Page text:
Wilson v. Cleveland Clinic Foundation et al

Filing 30

Opinion and Order. Defendants' Motion for Summary Judgment on Plaintiff's FMLA claims (Related doc # 17 ) is granted. Plaintiff's remaining state law claims are remanded to the Cuyahoga County Court of Common Pleas for further adjudication. Judge Christopher A. Boyko on 2/6/2013. (H,CM)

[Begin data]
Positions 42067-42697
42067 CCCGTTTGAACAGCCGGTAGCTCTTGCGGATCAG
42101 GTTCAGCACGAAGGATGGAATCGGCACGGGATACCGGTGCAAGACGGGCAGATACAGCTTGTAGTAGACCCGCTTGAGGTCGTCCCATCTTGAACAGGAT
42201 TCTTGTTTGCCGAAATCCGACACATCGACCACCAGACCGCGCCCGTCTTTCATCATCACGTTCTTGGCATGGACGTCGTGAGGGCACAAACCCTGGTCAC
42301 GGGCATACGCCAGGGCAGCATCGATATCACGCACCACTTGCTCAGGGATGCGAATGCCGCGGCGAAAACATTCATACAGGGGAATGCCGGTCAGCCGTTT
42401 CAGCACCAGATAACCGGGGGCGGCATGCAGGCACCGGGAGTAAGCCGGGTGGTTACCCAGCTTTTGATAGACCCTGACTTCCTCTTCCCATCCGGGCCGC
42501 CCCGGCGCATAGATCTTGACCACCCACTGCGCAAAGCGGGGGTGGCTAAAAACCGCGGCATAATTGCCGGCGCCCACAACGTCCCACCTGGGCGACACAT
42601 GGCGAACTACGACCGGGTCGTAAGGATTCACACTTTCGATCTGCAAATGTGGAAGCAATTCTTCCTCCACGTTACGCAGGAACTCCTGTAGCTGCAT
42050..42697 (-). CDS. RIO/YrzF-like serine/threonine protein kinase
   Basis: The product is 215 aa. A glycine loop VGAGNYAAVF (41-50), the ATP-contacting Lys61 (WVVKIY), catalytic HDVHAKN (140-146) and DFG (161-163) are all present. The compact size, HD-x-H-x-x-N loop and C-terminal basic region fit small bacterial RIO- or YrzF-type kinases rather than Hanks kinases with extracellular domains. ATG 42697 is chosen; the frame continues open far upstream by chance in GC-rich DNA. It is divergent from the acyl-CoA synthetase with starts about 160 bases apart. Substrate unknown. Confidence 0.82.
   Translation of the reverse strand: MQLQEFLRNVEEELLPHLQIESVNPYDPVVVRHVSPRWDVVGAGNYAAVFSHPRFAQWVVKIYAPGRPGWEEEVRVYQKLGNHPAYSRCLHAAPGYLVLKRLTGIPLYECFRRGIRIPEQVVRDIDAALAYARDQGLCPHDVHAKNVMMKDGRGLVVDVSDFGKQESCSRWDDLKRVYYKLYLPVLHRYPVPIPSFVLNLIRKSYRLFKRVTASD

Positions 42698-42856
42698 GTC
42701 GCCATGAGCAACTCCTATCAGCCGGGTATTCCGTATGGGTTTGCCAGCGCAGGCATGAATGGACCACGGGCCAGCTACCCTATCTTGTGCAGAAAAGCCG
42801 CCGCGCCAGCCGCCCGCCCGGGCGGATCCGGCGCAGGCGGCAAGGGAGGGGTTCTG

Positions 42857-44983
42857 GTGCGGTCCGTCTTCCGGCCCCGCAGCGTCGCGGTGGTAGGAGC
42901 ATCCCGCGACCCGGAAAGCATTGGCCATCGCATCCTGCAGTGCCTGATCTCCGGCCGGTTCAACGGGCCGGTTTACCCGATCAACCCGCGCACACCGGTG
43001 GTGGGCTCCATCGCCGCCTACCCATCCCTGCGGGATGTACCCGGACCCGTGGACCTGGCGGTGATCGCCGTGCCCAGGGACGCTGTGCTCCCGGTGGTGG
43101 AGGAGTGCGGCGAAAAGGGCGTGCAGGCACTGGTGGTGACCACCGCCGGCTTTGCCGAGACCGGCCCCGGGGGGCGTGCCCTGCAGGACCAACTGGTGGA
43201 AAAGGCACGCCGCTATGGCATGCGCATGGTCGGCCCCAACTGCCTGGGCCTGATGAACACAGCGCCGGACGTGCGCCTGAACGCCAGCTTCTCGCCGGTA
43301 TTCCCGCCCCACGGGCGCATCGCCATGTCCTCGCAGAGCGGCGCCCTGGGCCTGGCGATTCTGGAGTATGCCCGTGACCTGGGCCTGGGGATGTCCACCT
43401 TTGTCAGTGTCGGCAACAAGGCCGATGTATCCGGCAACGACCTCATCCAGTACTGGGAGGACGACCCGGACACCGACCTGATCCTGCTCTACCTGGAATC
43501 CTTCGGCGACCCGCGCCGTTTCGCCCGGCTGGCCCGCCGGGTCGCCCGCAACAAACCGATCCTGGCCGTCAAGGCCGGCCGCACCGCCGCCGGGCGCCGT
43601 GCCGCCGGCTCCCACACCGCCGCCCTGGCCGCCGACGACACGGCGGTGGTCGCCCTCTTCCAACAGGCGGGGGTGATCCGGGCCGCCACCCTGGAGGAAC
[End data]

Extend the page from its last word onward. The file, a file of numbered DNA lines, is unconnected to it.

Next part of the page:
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UNITED STATES DISTRICT COURT NORTHERN DISTRICT OF OHIO EASTERN DIVISION NOREEN A. WILSON, Plaintiff, vs. CLEVELAND CLINIC FOUNDATION., et al., Defendants. ) ) ) ) ) ) ) ) ) CASE NO: 11-CV-2330 JUDGE CHRISTOPHER A. BOYKO OPINION AND ORDER CHRISTOPHER A. BOYKO, J.: I. ISSUE Plaintiff brings this action against Cleveland Clinic Foundation, Cleveland Clinic, Cleveland Clinic Health System and Michael E. Ritzenthaler (collectively “CCF”), alleging the following Claims: FMLA Retaliation under 42 U.S.C. § 2601; Unlawful Discrimination, Hostile Work Environment, and Wrongful Retaliation under R.C. Chapter 4112; Wrongful Discharge in Violation of Public Policy; and Intentional Infliction of Emotional Distress. This matter comes before the Court upon the Defendants’ Motion for Summary Judgment (ECF DKT #17). For the reasons that follow, CCF’s Motion is granted as to Plaintiff’s federal claims. Plaintiff’s remaining state law claims are remanded to Cuyahoga County Court of Common Pleas for further adjudication. II. STATEMENT OF FACTS The following facts are not in dispute. In October 2007 Plaintiff Wilson began working as a Pharmacist at CCF’s Main Campus. Throughout 2010, Wilson worked third-shift (8:30 p.m. -1- to 7:00 a.m.) on a team with two other pharmacists, one of whom was Carolyn Ford. Wilson and Ford began working together on third shift during 2008, formed a friendship soon thereafter, and eventually became good friends. They spent time together outside of work, and Ford told Wilson of her health issues and bipolar disorder. As pharmacists, Wilson and her team worked in three distinct areas in the Main Campus: (1) the Sterile Products/IV Room (located in the Main Pharmacy in the basement of the H building); (2) the queue area (also located in the Main Pharmacy); and (3) the Heart Center (located in the J building). On Friday, March 5, 2010, Wilson heard Ford yelling from the queue area and walked over to investigate. Wilson approached the sliding window attached to the Sterile Products room, becoming concerned that Ford was having a bipolar episode. She asked Ford if she had neglected to take her medicine, and whether she needed emergency care. Ford yelled at Wilson, then attempted to shut the window, slamming the sliding glass against Wilson’s arm. After the altercation, Wilson reported the incident to the on-call manager, then notified Michael Ritzenthaler, the Inpatient Pharmacy Manager, who later contacted CCF Human Resources Business Partner Michelle Rigsby, who conducted an investigation. The following Monday, March 8, 2010, Rigsby spoke with both Ford and Wilson to determine the circumstances of the altercation. Later that day, Wilson emailed Ritzenthaler to “thank [him] for [his] intervention” and to tell him she was “considering options” and would like to look at the possibility of switching work weeks, and asked to speak with him further. (Pl. Ex. 6.) In response, Ritzenthaler replied to Wilson, “I am ALWAYS willing to talk. Let me know when it is convenient for you.” Id. Ritzenthaler ultimately decided that Wilson and Ford should remain -2- in their current roles and learn to work together in a professional manner. On March 18, 2010, Ritzenthaler issued Ford a documented counseling for acting unprofessionally and making inappropriate contact with Wilson at the vestibule window. On the same day, Wilson attended a meeting with Ritzenthaler, Rigsby and Ford during which she indicated a concern for her safety. Ford became upset during the meeting, and Rigsby told Wilson she did not want to hear about the situation again outside of the room. On March 19, 2010, Wilson submitted a request for leave under the Family Medical Leave Act (“FMLA”) for the period of April 4 through May 1, 2010. On March 22, 2010, Wilson emailed Ritzenthaler to ask if he would separate her from Ford by placing them in different work areas on a rotating basis because she was “downright terrified,” did not feel comfortable working around Ford, and thought they “need[ed] time and space” in order to diffuse the situation. (Pl. Ex. 6.) She explained that this was the best way to have “some small sort of feeling of safety.” Id. Three days later, Ritzenthaler agreed to allow the team to work a rotating schedule to ensure that, on each day of their shift, Ford and Wilson were working in different areas. The record reflects that the rotational schedule was not always followed. From April 4 through May 1, Wilson was out on FMLA leave for, among other things, anxiety and depression. On May 26, 2010, Wilson indicated to Ritzenthaler that she was still in acute stress and was experiencing ongoing, unwanted physical contact from Ford. On May 29, 2010, Wilson again emailed Ritzenthaler asking for “reassurance that [he has] done everything within [his] power to assure [her] safety” at work, and that “such assurance will allow [her] to...‘move past this.’” (Pl. Ex. 8.) Wilson stated that her doctor diagnosed her with Post -3- Traumatic Stress Disorder and Acute Stress Disorder and that she felt safer when she and Ford worked the rotating schedule that placed them in different locations in the Hospital. On June 9, 2010, Ritzenthaler and Rigsby met with Wilson to discuss the concerns set forth in her May 29 email. Ritzenthaler offered Wilson the opportunity to move to the first/second shift team. However, Wilson declined to change shifts. On June 13, 2010, Wilson emailed Ritzenthaler about another interaction with Ford, resulting from Ford’s failure to work in her specified location, which caused Wilson to suffer a panic attack. The next day, Wilson submitted a request for intermittent leave under FMLA from July 2, 2010 through January 1, 2011; the request was later granted. During this time, Wilson had been attending counseling through the Employee Assistance Program (“EAP”), and asked Ritzenthaler to schedule a joint counseling session to “allow [her and Ford] to begin to clear the air.” (Wilson Tr. 201-2, Def. Ex. R.) Ritzenthaler tried to set up a joint counseling session, but EAP declined. In late July 2010, Ritzenthaler, who normally worked during the day, worked third shift for three days to observe the interactions between Ford and Wilson and determine whether the conflict could be resolved. During that time, Ritzenthaler observed Ford and Wilson working in the same area, and brought them together to try to resolve the issues between them. Ultimately, Ritzenthaler concluded that there was simply no way to resolve the conflict and that they needed to be completely separated. Thereafter, Ritzenthaler decided to remove Ford from the third-shift team, train her for a different position, and transfer her to another building. On August 8, 2010, just days before Ford was transferred, another incident occurred between Wilson and Ford. According to Plaintiff, as she was leaving for the day, Ford came up -4- from behind her and “body slammed” her as though she had been “hit by a Mack Truck.” (Wilson Tr. 222, Pl. Ex. 19.) While Defendants acknowledge the incident, Defendants assert that Ford merely, “made inappropriate contact with Wilson.” (Ritzenthaler Tr. 94.) Wilson immediately emailed Ritzenthaler, and filed an incident report with CCF Police. He and Rigsby investigated the incident and concluded that Ford made inappropriate contact with Wilson, and suspended Ford for three days. Although Wilson made a report, CCF Police never investigated the incident. When Ford returned from her suspension, she was transferred to the Children’s Hospital to begin her training. After Ford’s training, she would work in a different building, but would remain on third shift. Wilson contacted CCF Human Resources to request a review of Ritzenthaler’s decision to let Ford remain on third shift, but Wilson was informed that a review was not available to her. At this time, CCF began issuing Wilson corrective actions related to her job performance. On August 24, 2010, Wilson was issued corrective action for referring to another employee as a “knucklehead.” On September 1, 2010, Ritzenthaler sent Wilson an email regarding the improper administration of medication and copied a CCF employee to whom Wilson had recently submitted a job application. On November 5, 2010, Wilson was issued a corrective action for hanging up a telephone while a Pharmacy Technician was using it. On the same day, based on the recent disciplinary actions and several employee complaints about Wilson’s behavior, Ritzenthaler reassigned Wilson to first shift to allow Ritzenthaler to work more closely with her and provide her with more support. As a result of the reassignment, Wilson would not receive a third shift bonus. Wilson requested a right of review in response to the November 5th -5- corrective action, and applied for FMLA leave for the period of November 8, 2010 through January 1, 2011. The FMLA request was granted. On December, 10, 2010, Wilson was informed that her corrective action would be upheld. She was also notified that her FMLA application was incomplete and needed additional documentation. On December 20, 2011, Wilson sent a letter of resignation to CCF with an effective date of January 2, 2011 after accepting a pharmacist position with another employer. On December 27, 2010, Wilson received a letter from Rigsby acknowledging the resignation and rendered her last day of employment December 27, 2010 because Wilson’s disability information had not been received for her FMLA leave. III. LAW AND ANALYSIS A. Summary Judgment Standard Summary judgment is proper “if the movant shows that there is no genuine dispute as to any material fact and the movant is entitled to judgment as a matter of law.” Fed.R.Civ.P. 56(a); accord Int’l Union v. Cummins, Inc., 434 F.3d 478, 483 (6th Cir. 2006); Turner v. City of Taylor, 412 F.3d 629, 637 (6th Cir. 2005). The initial burden to demonstrate the absence of a genuine issue of material fact rests with the moving party. Celotex Corp. v. Catrett, 477 U.S. 317, 322-23 (1986). Once the movant makes a properly supported motion, the burden shifts to the nonmoving party to demonstrate the existence of a genuine dispute. An opposing party may not simply rely on its pleadings; rather, it must “produce evidence that results in a conflict of material fact to be resolved by a jury.” Cox v. Ky. Dep't. of Transp., 53 F.3d 146, 150 (6th Cir.1995). The “mere existence of some alleged factual dispute between the parties will not defeat an otherwise properly supported motion for summary judgment; the requirement is that -6- there be no genuine issue of material fact.” Anderson v. Liberty Lobby, Inc., 477 U.S. 242, 247-48 (1986) (emphasis in original); accord Leadbetter v. Gilley, 385 F.3d 683, 689-90 (6th Cir. 2004); Weaver v. Shadoan, 340 F.3d 398, 405 (6th Cir. 2003). A fact is material only if its resolution “might affect the outcome of the suit under the governing law.” Anderson, 477 U.S. at 248. When deciding a motion for summary judgment, the Court must view the evidence and draw all reasonable inferences in favor of the non-moving party. Matsushita Elec. Indus. Co. v. Zenith Radio Corp., 475 U.S. 574, 587 (1986); Ciminillo v. Streicher, 434 F.3d 461, 464 (6th Cir. 2006); Harbin-Bey v. Rutter, 420 F.3d 571, 575 (6th Cir. 2005). “Thus, any direct evidence offered by the plaintiff in response to a summary judgment motion must be accepted as true.” Muhammad v. Close, 379 F.3d 413, 416 (6th Cir. 2004). However, summary judgment should be granted if the party bearing the burden of proof at trial does not establish an essential element of its case. Tolton v. American Biodyne, Inc., 48 F.3d 937, 941 (6th Cir. 1995) (citing Celotex, 477 U.S. 317). Furthermore, the Court is not required “to search the entire record to establish that it is bereft of a genuine issue of material fact.” Betkerur v. Aultman Hosp. Ass’n., 78 F.3d 1079, 1087 (6th Cir. 1996). Rather, the burden falls on the non-moving party to designate specific facts or evidence in dispute. Anderson, 477 U.S. at 249-250. B. Count 1, FMLA Interference/Retaliation Claim The FMLA protects employees who have worked for the same employer for at least one full year and who have provided at least 1,250 hours of service within that time period. 29 U.S.C. § 2611(2)(A). Eligible employees are entitled to up to twelve weeks of leave per year if the employee has a “serious health condition that makes the employee unable to perform the -7- functions of the position of such employee.” Id. § 2612(a)(1)(D). Plaintiff has pled both an interference claim under 29 U.S.C. § 2615(a)(1) and a retaliation claim under 29 U.S.C. § 2615(a)(2), both of which are recognized theories of recovery in the Sixth Circuit for alleged violations of an employee’s FMLA rights. See Killian v. Yorozu Auto Tenn. Inc., 454 F.3d 549, 555 (6th Cir. 2006). The elements of an interference claim are: (1) Plaintiff was an eligible employee, (2) Defendant was an employer as defined under the FMLA, (3) the employee was entitled to leave under the FMLA, (4) the employee gave employer notice of his intention to take leave, and (5) the employer denied employee FMLA benefits to which he was entitled. Id. See also Cavin v. Honda of America Manufacturing Inc., 346 F.3d 713, 719 (6th Cir. 2003). Here, Plaintiff contends she was denied FMLA leave in November -December of 2010. Plaintiff can show she was an eligible employee, Defendant was an employer as defined by the FMLA, and she gave notice of her intention to take the leave. In fact, she took the leave, however, Plaintiff has failed to demonstrate she was entitled to the leave and her employer denied her leave to which she was entitled. Plaintiff failed to provide medical certifications as required by her employer. Defendant has shown Plaintiff was initially approved for FMLA leave pending her providing the appropriate medical certifications. However, Defendant contends Plaintiff never provided any certifications supporting her FMLA leave request in November of 2010. “The FMLA states that ‘[a]n employer may require that a request for leave ... be supported by a certification issued by the health care provider ... [, and t]he employee shall provide, in a timely manner, a copy of such certification to the employer.’” Verkade v. United -8- States Postal Service, 378 Fed App’x. 567, 573, (6th Cir. 2010) quoting 29 U.S.C. § 2613(a). On November 5, 2010, Plaintiff requested leave from November 8, 2010 to January 1, 2011. (Defendant Ex. FF). Her stated reason was a work-related injury, as opposed to her request for FMLA leave in June 2010 for intermittent leave through Jan. 1, 2011, wherein she stated it was for non-work related injury. On December 10, 2010, Defendant denied Plaintiff’s FMLA leave for failure to provide the appropriate medical certifications. The denial instructed Plaintiff she had until December 24, 2010, to submit the required certifications. It is undisputed that Plaintiff never submitted the certifications. “In all instances in which certification is requested, it is the employee's responsibility to provide the employer with complete and sufficient certification and failure to do so may result in the denial of FMLA leave.” 29 CFR § 825.306 (2009). It is also undisputed that Plaintiff submitted her resignation on December 20, 2010, and Defendant informed Plaintiff on December 27, 2010, that her resignation was deemed effective on December 27, 2010 rather than January 2, 2011 as requested by Plaintiff due to her failure to obtain the requisite medical certifications in support of her leave request. The Court finds Plaintiff has failed to establish a prima facie claim for FMLA interference. She does not offer any evidence or argument that she provided the requested FMLA medical certifications in response to Defendant’s notice requesting such certifications.1 1 Plaintiff offers contradictory testimony on whether she was in fact denied FMLA leave. During her deposition, Plaintiff admitted that CCF did not withhold or interfere with taking her FMLA leaves. (Wilson depo. pg 230) Q: Let me ask you: Every time you requested your FMLA benefits, you received them, correct? A: Yes -9- Plaintiff also alleges a claim under the discrimination/retaliation theory of recovery under the FMLA, which “prohibits an employer from discriminating or retaliating against an employee for taking FMLA leave ... [or] ... using the taking of FMLA leave as a negative factor in employment actions.” Krumheuer v. GAB Robins N. Am., Inc., 10-4396, 2012 WL 1700702, at *4 (6th Cir. May 16, 2012) (quotations omitted). As no direct evidence of retaliation is present in this case, the Court must apply the tripartite burden-shifting framework established by the United States Supreme Court in McDonnell Douglas Corp. v. Green, 411 U.S. 792, 802-803 (1973). Plaintiff must first establish a prima facie case by proving: (1) she was engaged in an activity protected by the FMLA; (2) the employer knew that she was exercising her rights under the FMLA; (3) after learning of the employee's exercise of FMLA rights, the employer took an employment action adverse to her; and (4) there was a causal connection between the protected FMLA activity and the adverse employment action. Id. If the plaintiff establishes a prima facie case, then the burden shifts to the employer to offer a legitimate, non-discriminatory reason for the adverse action. Id. The burden then shifts back to the plaintiff to prove that the employer’s stated reason for the adverse action was pretextual and that the true reason was the plaintiff’s medical leave. Id. CCF does not dispute the first two elements, but argues that Wilson 1) did not suffer an adverse employment action; and 2) that there was no causal connection between Wilson’s FMLA leaves and CCF’s alleged retaliatory conduct. 1. Adverse Employment Actions She further stated her claim was for three days in which they [Defendant] withheld compensation. She then acknowledged this would not be FMLA related because it involved salary compensation. (Wilson depo. pg. 230-31). -10- Plaintiff asserts three potential adverse actions in support of her FMLA retaliation claim: constructive discharge, the issuance of written corrective actions in her personnel file, and being reassigned to first shift. To establish constructive discharge, a plaintiff must present evidence to show that: 1) the employer deliberately created intolerable working conditions, as perceived by a reasonable person; and 2) the employer did so with the intention of forcing the employee to quit. Logan v. Denny’s Inc., 259 F.3d 558, 569-69 (6th Cir. 2001). Wilson alleges two theories of constructive discharge. First, Wilson alleges that CCF’s corrective actions created an intolerable work climate which, combined with her shift reassignment, forced her to resign her position. Second, she alleges that being forced to work alongside Ford caused her trauma and made her feel unsafe because of CCF’s failure to take the situation seriously. The Court finds that the corrective action Plaintiff received for calling a customer/coworker a “knucklehead” is not an adverse employment action. According to the Sixth Circuit, an employer does not create intolerable working conditions with the intention of forcing an employee to quit when the employer’s corrective actions are based upon the employee’s own misconduct. Goldfaden v. Wyeth Lab., Inc., No. 10-1799, 2012WL1676664, at *3 (6th Cir. May 14, 2012). Here, Plaintiff received a corrective action for calling a coworker a “knucklehead.” Plaintiff does not dispute doing so and therefore, cannot rely on this as evidence of constructive discharge when it was based on her own misconduct. The Court finds Wilson’s second argument on constructive discharge unpersuasive. While a reasonable person may have found working conditions intolerable while Ford was still employed in the same area as Wilson, that was no longer the case when she submitted her -11- resignation in December. Ford had been reassigned in August, and did not work with Wilson during the four months leading to her resignation. Because CCF had effectively resolved the situation between Wilson and Ford some time before Wilson’s resignation, the Court does not find it a sufficient basis for her allegation of constructive discharge. Plaintiff alleges her reassignment was an adverse employment action. The Sixth Circuit is clear that “reassignments without salary or work hour changes do not ordinarily constitute adverse employment decisions.” Kocsis v. Multi-Care Mgmt., Inc., 97 F.3d 876, 886 (6th Cir. 1996). However, when plaintiff shows a bonus may be lost due to the reassignment, it is sufficient to survive summary judgment on this point. Goldfaden , at *4. Here, Wilson asserts that she lost a bonus as a result of being moved from third to first shift. Neither party gives any indication of the bonus amount, or the likelihood Wilson would receive it, however, construing the fact in Wilson’s favor leads to an issue of material fact from which a reasonable jury could find that Wilson suffered an adverse employment action.2 2 Neither Wilson or CCF has provided information as to the size or probability of receiving this bonus. Some cases have found the amount of pay loss a determinative factor and would find the amount of the bonus Wilson lost to be a significant factor. See White v. Burlington N. & Santa Fe Ry. Co., 364 F.3d 789, 802 (6th Cir. 2004) (finding taking away an employee's wages for one month, even though it was later reinstated, rises to the level of an adverse employment action). But see Rhodes v. Illinois Dept. of Transp., 359 F.3d 498, 505 (7th Cir. 2004) (holding that plaintiff did not suffer an adverse employment action where her employer withheld one day's pay and it was not reinstated); Plautz v. Potter, 156 F. App'x 812, 817 (6th Cir. 2005) (holding the postponement of one-day's pay for one pay period had only a negligible impact on employee’s income and did not rise to the level of an adverse employment action). Other cases have held that the showing of merely a “lower” bonus can be enough to survive summary judgment. Goldfaden v. Wyeth Lab., Inc., No. 10-1799, 2012WL1676664, at *4 (6th Cir. May 14, 2012) (“Goldfaden cannot prove that she actually lost anything - but that is not the appropriate standard. . . . [T]here was a possibility that she would have received a lower bonus. This doubt is sufficient to survive summary judgment on -12- The Sixth Circuit has further held that “a negative performance evaluation does not constitute an adverse employment action, unless the evaluation has an adverse impact on an employee’s wages or salary.” Goldfaden, at *3. Here, CCF issued Wilson several disciplinary actions related to unprofessional behavior, which, according to Defendant, led to its decision to reassign Plaintiff to the first shift. That reassignment ultimately allegedly caused her to lose income in the form of a bonus. Plaintiff disputes that she hung up a phone while a coworker was using it. Because she disputes the necessity of the corrective action and because her employer argues that her subsequent reassignment was based on an “avalanche” of complaints against Plaintiff, including hanging up the phone on a co-worker, the Court finds sufficient evidence supporting a prima facie showing of an adverse employment action. Again, the corrective action was in response to complaints about Plaintiff which led Defendant to reassign her, thus costing her a bonus. Therefore, the Court finds Plaintiff has made a prima facie showing of an adverse employment action. 2. Causal Connection Wilson can establish a prima facie causal connection between her adverse employment actions and her exercise of her FMLA rights. Evidence that the adverse action was taken shortly after the plaintiff's exercise of protected rights is relevant to causation, however it is not dispositive. Nguyen v. City of Cleveland, 229 F.3d 559, 563 (6th Cir. 2000). Temporal this point.”). -13- proximity may constitute evidence of a causal connection. Bryson v. Regis Crop., 498 F.3d 561 (6th Cir. 2007)). But see Cooper v. City of N. Olmsted, 795 F.2d 1265, 1272-73 (6th Cir. 1986) (finding no causal connection merely because plaintiff was discharged four months after engaging in protected activity and she presented no evidence directly linking disciplinary actions to the protected activity). Here, Wilson took approved FMLA leave between April 4 and May 1, 2010, and intermittent leave beginning July 2, 2010. She was given a corrective action in September 2010, and reassigned in November 2010. The parties do not dispute that before she requested FMLA leave, Wilson was never issued a corrective action, nor was she reassigned. Wilson’s final FMLA leave was not requested until after the reassignment, and therefore, is not a factor in the causal connection analysis. However, because the corrective action and reassignment followed closely on the heels of her FMLA leave, Wilson has established the causal connection element of her prima facie case when read in the light of the Sixth Circuit’s holding that plaintiff’s burden of proof at the prima facie stage is not meant to be onerous, but rather, minimal. Id. at 571 (citing Dixon v. Gonzales, 481 F.3d 324, 333 (6th Cir. 2007)).3 Even though Wilson has met her burden by establishing a prima facie case of retaliation, 3 The Court recognizes that there is tension within Sixth Circuit precedent regarding whether temporal proximity alone is sufficient to establish a prima facie showing of retaliation. This tension is best outlined in the Sixth Circuit case of Mickey v. Zeidler Tool and Die Co., 516 F.3d 516, (6th Cir. 2008), wherein the majority opinion and concurring opinion dispute the sufficiency of temporal proximity alone as satisfying the prima facie element of causation. However, the majority opinion does recognize and confirm Cooper’s holding that temporal proximity of four months or more is insufficient to establish a prima facie showing of causation without something more. ({Cooper} “does not preclude plaintiffs from ever using a temporal proximity closer than four months to establish an inference of retaliation.”) Id. at 524. -14- she has failed to rebut CCF’s non-discriminatory explanation for her reassignment. After a plaintiff establishes a prima facie case of retaliation, the defendant may then present a legitimate, non-discriminatory reason for the adverse action. McDonnell Douglas, at 803. Here, Ritzenthaler explained that his decision to reassign Wilson was based on several employee complaints about Wilson and her recent unprofessional conduct. Because Ritzenthaler was unable to provide assistance in resolving these issues while Wilson remained on third shift, he reassigned Wilson to the same shift he worked so he could provide her with more support. Under the third phase of the McDonnell Douglas test, the employee must finally prove that the employer’s stated reason for the adverse action was pretextual and that the true reason was the plaintiff’s medical leave. Id. “[A] plaintiff will usually demonstrate pretext by showing that the employer's stated reason for the adverse employment action either (1) has no basis in fact, (2) was not the actual reason, or (3) is insufficient to explain the employer's action.” Risch v. Royal Oak Police Dept., 581 F.3d 383, 391 (6th Cir. 2009) (quoting White v. Baxter Healthcare Corp., 533 F.3d 381, 393 (6th Cir. 2008)). Wilson has failed to provide such evidence and does not even address pretext in her opposition to Defendant’s Motion for Summary Judgment. She proffers no evidence of pretext under any of the three alternative showings and, therefore, the Court grants Defendants’ Motion for Summary Judgment as to the FMLA Retaliation Claim since Plaintiff has failed to meet her burden to show pretext. Pursuant to 28 U.S.C. § 1367(c) the Court declines to exercise supplemental jurisdiction over Plaintiffs’ state law claims in that all claims the Court has original jurisdiction over have been dismissed. The United State Supreme Court has established: -15- “It has consistently been recognized that [supplemental] jurisdiction is a doctrine of discretion, not of plaintiff's right. Its justification lies in considerations of judicial economy, convenience and fairness to litigants; if these are not present a federal court should hesitate to exercise jurisdiction over state claims, even though bound to apply state law to them. Erie R. Co. v. Tompkins, 304 U.S. 64, 58 S.Ct. 817, 82 L.Ed. 1188. Needless decisions of state law should be avoided both as a matter of comity and to promote justice between the parties, by procuring for them a surer-footed reading of applicable law.” United Mine Workers of America v. Gibbs, 383 U.S. 715 (1966). Therefore, the Court grants Defendants’ Motion for Summary Judgment on Plaintiff’s FMLA claims and remands Plaintiff’s remaining state law claims to Cuyahoga County Court of Common Pleas for further adjudication. IT IS SO ORDERED. s/ Christopher A. Boyko CHRISTOPHER A. BOYKO United States District Judge Dated: February 6, 2013 -16-